March 9, 2003
Questioning Terror Suspects in a Dark and Surreal World
CAIRO, March 8 — The capture of Khalid Shaikh Mohammed provides American authorities with their best opportunity yet to prevent attacks by Al Qaeda and track down Osama bin Laden. But the detention also presents a tactical and moral challenge when it comes to the interrogation techniques used to obtain vital information.
Senior American officials said physical torture would not be used against Mr. Mohammed, regarded as the operations chief of Al Qaeda and mastermind of the Sept. 11 attacks. They said his interrogation would rely on what they consider acceptable techniques like sleep and light deprivation and the temporary withholding of food, water, access to sunlight and medical attention.
American officials acknowledged that such techniques were recently applied as part of the interrogation of Abu Zubaydah, the highest-ranking Qaeda operative in custody until the capture of Mr. Mohammed. Painkillers were withheld from Mr. Zubaydah, who was shot several times during his capture in Pakistan.
But the urgency of obtaining information about potential attacks and the opaque nature of the way interrogations are carried out can blur the line between accepted and unaccepted actions, several American officials said.
Routine techniques include covering suspects' heads with black hoods for hours at a time and forcing them to stand or kneel in uncomfortable positions in extreme cold or heat, American and other officials familiar with interrogations said. Questioners may also feign friendship and respect to elicit information. In some cases, American officials said, women are used as interrogators to try to humiliate men unaccustomed to dealing with women in positions of authority.
Interrogations of important Qaeda operatives like Mr. Mohammed occur at isolated locations outside the jurisdiction of American law. Some places have been kept secret, but American officials acknowledged that the C.I.A. has interrogation centers at the United States air base at Bagram in Afghanistan and at a base on Diego Garcia in the Indian Ocean.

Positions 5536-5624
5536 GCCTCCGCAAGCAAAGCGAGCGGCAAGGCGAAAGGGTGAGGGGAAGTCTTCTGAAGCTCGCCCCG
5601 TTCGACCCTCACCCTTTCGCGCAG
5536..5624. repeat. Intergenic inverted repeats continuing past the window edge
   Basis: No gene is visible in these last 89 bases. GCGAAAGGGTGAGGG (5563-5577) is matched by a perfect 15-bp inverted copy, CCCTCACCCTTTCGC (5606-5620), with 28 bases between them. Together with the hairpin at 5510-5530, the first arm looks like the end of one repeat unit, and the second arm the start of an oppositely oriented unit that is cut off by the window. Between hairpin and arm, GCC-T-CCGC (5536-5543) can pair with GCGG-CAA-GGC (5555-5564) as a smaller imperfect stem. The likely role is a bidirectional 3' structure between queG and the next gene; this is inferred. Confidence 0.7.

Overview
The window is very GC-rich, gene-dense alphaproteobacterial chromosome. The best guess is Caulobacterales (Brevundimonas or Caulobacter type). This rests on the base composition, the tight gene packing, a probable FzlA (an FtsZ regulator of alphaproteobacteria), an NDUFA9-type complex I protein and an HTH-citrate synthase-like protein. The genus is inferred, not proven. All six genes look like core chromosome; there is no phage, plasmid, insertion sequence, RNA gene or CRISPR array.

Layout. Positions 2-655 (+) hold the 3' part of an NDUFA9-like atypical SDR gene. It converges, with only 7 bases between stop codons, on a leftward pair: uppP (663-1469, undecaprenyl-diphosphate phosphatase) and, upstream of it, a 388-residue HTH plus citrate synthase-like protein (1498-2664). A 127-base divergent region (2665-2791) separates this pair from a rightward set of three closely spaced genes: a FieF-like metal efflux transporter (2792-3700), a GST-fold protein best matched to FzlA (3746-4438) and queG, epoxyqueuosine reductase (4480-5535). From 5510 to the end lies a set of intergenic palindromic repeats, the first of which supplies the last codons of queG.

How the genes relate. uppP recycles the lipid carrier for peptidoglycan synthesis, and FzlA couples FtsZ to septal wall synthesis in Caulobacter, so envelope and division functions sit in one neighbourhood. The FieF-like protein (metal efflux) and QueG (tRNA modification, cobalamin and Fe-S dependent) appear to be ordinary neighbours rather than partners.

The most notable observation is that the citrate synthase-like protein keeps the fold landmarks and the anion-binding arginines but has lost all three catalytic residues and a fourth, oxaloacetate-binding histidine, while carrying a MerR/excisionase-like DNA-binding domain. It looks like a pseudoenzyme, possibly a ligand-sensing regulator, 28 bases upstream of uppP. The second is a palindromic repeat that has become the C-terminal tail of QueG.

Qaeda operatives, including Ramzi bin al-Shibh, a suspect in the planning of the Sept. 11 attacks, were initially taken to a secret C.I.A. installation in Thailand but have since been moved, American officials said.
Intelligence officials also acknowledged that some suspects had been turned over to security services in countries known to employ torture. There have also been isolated, if persistent, reports of beatings in some American-operated centers. American military officials in Afghanistan are investigating the deaths of two prisoners at Bagram in December.
American officials have guarded the interrogation results. But George J. Tenet, the director of central intelligence, said in December that suspects interrogated overseas had produced important information.
Secretary of State Colin L. Powell and Defense Secretary Donald H. Rumsfeld have said that American techniques adhere to international accords that ban the use of torture and that "all appropriate measures" are employed in interrogations.
Rights advocates and lawyers for prisoners' rights have accused the United States of quietly embracing torture as an acceptable means of getting information in the global antiterrorism campaign. "They don't have a policy on torture," said Holly Burkhalter, the United States director of Physicians for Human Rights, one of five groups pressing the Pentagon for assurances detainees are not being tortured. "There is no specific policy that eschews torture."
Critics also assert that transferring Qaeda suspects to countries where torture is believed common — like Egypt, Jordan and Saudi Arabia — violates American law and the 1984 international convention against torture, which bans such transfers.